The turning point in his career came on Broadway with Under the Yum Yum Tree (1960-61), in which he played the naive, upright boyfriend of a girl whom he defends from the advances of her playboy landlord (Gig Young). Jones reprised the role in the film version (1963) with Jack Lemmon as the landlord Jones gets to punch in the eye.

Having revealed a hidden talent for comedy, Jones gained the title role of the TV military sitcom Ensign O’Toole (1962-63). Apparently, his portrayal of the know-it-all seaman, an expert on avoiding work on a naval destroyer during peacetime, appealed to Walt Disney, who put Jones under a lucrative contact.

Jones’s first film for the family-friendly studio was That Darn Cat!, as an FBI agent who is helped by Hayley Mills’s Siamese cat to solve the “purr-fect crime”, as the posters proclaimed. Although the eponymous feline gained most of the plaudits – “the two-legged cast play second string to the marvellous moggie” (Time Out) – Jones proved to be a pleasant foil.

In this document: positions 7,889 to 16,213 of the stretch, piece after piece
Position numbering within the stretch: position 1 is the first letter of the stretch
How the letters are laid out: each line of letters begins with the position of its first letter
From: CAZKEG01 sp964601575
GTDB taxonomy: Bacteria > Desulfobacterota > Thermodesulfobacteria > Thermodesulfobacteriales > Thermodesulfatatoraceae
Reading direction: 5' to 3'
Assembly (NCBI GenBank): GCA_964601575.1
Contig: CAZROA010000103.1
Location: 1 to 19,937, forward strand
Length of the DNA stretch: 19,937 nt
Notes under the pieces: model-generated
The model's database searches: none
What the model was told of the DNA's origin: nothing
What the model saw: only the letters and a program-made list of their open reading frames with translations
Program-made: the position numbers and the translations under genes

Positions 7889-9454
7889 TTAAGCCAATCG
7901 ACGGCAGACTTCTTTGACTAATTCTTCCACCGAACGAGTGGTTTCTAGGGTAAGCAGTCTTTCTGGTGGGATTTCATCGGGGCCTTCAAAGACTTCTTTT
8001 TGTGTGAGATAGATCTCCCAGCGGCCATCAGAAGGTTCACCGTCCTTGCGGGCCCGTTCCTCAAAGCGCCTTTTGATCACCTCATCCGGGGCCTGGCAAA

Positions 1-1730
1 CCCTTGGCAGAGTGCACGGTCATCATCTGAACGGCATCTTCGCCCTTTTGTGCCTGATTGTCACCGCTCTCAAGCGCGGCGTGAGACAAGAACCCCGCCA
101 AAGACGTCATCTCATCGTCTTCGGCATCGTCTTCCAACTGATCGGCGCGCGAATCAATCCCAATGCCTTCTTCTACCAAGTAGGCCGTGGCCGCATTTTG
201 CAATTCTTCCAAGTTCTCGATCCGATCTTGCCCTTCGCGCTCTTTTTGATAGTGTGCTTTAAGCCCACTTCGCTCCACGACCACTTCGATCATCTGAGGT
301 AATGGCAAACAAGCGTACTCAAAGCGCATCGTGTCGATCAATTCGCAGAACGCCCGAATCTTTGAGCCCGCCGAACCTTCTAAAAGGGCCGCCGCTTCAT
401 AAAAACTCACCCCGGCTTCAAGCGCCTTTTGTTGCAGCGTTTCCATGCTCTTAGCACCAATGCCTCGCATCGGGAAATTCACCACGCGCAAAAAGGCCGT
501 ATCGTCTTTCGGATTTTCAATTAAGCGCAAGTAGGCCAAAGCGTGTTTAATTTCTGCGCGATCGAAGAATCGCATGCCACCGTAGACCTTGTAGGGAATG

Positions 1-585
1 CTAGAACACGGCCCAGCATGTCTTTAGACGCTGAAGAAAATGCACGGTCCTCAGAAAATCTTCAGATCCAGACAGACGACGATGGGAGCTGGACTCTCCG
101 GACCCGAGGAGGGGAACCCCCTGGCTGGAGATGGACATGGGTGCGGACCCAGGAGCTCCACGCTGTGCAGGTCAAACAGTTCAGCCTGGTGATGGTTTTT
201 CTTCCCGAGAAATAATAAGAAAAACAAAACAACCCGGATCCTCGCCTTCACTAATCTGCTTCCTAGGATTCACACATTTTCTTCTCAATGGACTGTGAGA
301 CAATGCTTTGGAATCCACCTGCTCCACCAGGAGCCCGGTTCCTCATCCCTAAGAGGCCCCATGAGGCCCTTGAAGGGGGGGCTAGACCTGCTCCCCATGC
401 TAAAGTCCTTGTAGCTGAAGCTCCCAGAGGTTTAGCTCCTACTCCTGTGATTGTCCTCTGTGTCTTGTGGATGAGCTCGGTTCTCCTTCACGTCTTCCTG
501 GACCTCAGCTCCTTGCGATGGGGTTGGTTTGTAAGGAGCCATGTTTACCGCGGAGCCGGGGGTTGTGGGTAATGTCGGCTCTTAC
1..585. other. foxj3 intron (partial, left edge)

His persona now established, Jones went on to make his comic way through The Ugly Dachshund, in which he is the befuddled owner of a great dane who believes he’s a dachshund. Of Monkeys, Go Home! – in which he played the owner of an olive farm who employs chimpanzee pickers – Variety wrote: “Jones, always a good underplaying comedian, reacts adroitly to the script demands that he be, variously, frustrated, angry and moonstruck, all the while remaining completely likable.”

In between coping with chimps and his role as an advertising executive using a horse to sell a product in The Horse in the Gray Flannel Suit, Jones shared the limelight with Peter Ustinov in Blackbeard’s Ghost (1968). Ustinov, with a broad cockney accent, is only visible to a college athletic coach (Jones), whose team is helped to triumph by the ghost. The animal films continued with The Million Dollar Duck (1971), in which Professor Dooley (Jones) rescues a research lab duck which rewards him with a supply of golden eggs .